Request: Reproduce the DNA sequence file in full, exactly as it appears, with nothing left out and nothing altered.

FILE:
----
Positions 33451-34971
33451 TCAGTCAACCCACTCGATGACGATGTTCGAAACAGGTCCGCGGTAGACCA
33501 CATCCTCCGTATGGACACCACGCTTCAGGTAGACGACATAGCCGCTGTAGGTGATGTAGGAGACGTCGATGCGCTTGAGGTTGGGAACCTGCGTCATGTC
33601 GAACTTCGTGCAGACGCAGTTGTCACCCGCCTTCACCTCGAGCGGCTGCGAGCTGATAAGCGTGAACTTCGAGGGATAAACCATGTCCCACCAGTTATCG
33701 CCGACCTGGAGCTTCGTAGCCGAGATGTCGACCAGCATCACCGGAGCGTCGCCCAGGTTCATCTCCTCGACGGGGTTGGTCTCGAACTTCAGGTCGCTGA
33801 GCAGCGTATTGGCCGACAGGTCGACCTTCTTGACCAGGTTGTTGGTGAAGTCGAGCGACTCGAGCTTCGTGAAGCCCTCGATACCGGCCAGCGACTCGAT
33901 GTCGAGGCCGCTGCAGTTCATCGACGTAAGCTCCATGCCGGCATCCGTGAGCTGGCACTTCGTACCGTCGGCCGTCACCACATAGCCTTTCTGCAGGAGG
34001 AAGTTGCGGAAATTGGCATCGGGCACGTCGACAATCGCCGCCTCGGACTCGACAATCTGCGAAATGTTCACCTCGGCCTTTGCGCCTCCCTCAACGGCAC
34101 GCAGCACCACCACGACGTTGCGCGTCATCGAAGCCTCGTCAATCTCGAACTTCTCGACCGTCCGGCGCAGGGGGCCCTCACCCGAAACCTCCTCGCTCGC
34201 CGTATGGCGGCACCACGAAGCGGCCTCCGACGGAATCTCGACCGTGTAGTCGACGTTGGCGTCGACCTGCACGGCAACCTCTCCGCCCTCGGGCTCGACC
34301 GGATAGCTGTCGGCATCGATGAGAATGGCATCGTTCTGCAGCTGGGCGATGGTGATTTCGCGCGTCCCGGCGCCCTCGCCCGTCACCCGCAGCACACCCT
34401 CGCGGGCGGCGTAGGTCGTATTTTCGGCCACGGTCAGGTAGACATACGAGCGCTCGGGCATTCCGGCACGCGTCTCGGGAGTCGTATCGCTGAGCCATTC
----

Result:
Positions 33451-34971
33451 TCAGTCAACCCACTCGATGACGATGTTCGAAACAGGTCCGCGGTAGACCA
33501 CATCCTCCGTATGGACACCACGCTTCAGGTAGACGACATAGCCGCTGTAGGTGATGTAGGAGACGTCGATGCGCTTGAGGTTGGGAACCTGCGTCATGTC
33601 GAACTTCGTGCAGACGCAGTTGTCACCCGCCTTCACCTCGAGCGGCTGCGAGCTGATAAGCGTGAACTTCGAGGGATAAACCATGTCCCACCAGTTATCG
33701 CCGACCTGGAGCTTCGTAGCCGAGATGTCGACCAGCATCACCGGAGCGTCGCCCAGGTTCATCTCCTCGACGGGGTTGGTCTCGAACTTCAGGTCGCTGA
33801 GCAGCGTATTGGCCGACAGGTCGACCTTCTTGACCAGGTTGTTGGTGAAGTCGAGCGACTCGAGCTTCGTGAAGCCCTCGATACCGGCCAGCGACTCGAT
33901 GTCGAGGCCGCTGCAGTTCATCGACGTAAGCTCCATGCCGGCATCCGTGAGCTGGCACTTCGTACCGTCGGCCGTCACCACATAGCCTTTCTGCAGGAGG
34001 AAGTTGCGGAAATTGGCATCGGGCACGTCGACAATCGCCGCCTCGGACTCGACAATCTGCGAAATGTTCACCTCGGCCTTTGCGCCTCCCTCAACGGCAC
34101 GCAGCACCACCACGACGTTGCGCGTCATCGAAGCCTCGTCAATCTCGAACTTCTCGACCGTCCGGCGCAGGGGGCCCTCACCCGAAACCTCCTCGCTCGC
34201 CGTATGGCGGCACCACGAAGCGGCCTCCGACGGAATCTCGACCGTGTAGTCGACGTTGGCGTCGACCTGCACGGCAACCTCTCCGCCCTCGGGCTCGACC
34301 GGATAGCTGTCGGCATCGATGAGAATGGCATCGTTCTGCAGCTGGGCGATGGTGATTTCGCGCGTCCCGGCGCCCTCGCCCGTCACCCGCAGCACACCCT
34401 CGCGGGCGGCGTAGGTCGTATTTTCGGCCACGGTCAGGTAGACATACGAGCGCTCGGGCATTCCGGCACGCGTCTCGGGAGTCGTATCGCTGAGCCATTC